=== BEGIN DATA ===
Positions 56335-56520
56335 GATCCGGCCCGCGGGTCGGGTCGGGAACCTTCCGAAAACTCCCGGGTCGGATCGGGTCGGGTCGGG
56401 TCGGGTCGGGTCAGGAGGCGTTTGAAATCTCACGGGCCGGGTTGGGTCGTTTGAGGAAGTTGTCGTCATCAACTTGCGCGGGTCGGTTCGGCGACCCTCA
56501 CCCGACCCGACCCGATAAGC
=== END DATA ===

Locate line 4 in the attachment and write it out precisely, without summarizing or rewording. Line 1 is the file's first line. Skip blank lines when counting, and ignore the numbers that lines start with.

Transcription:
56501 CCCGACCCGACCCGATAAGC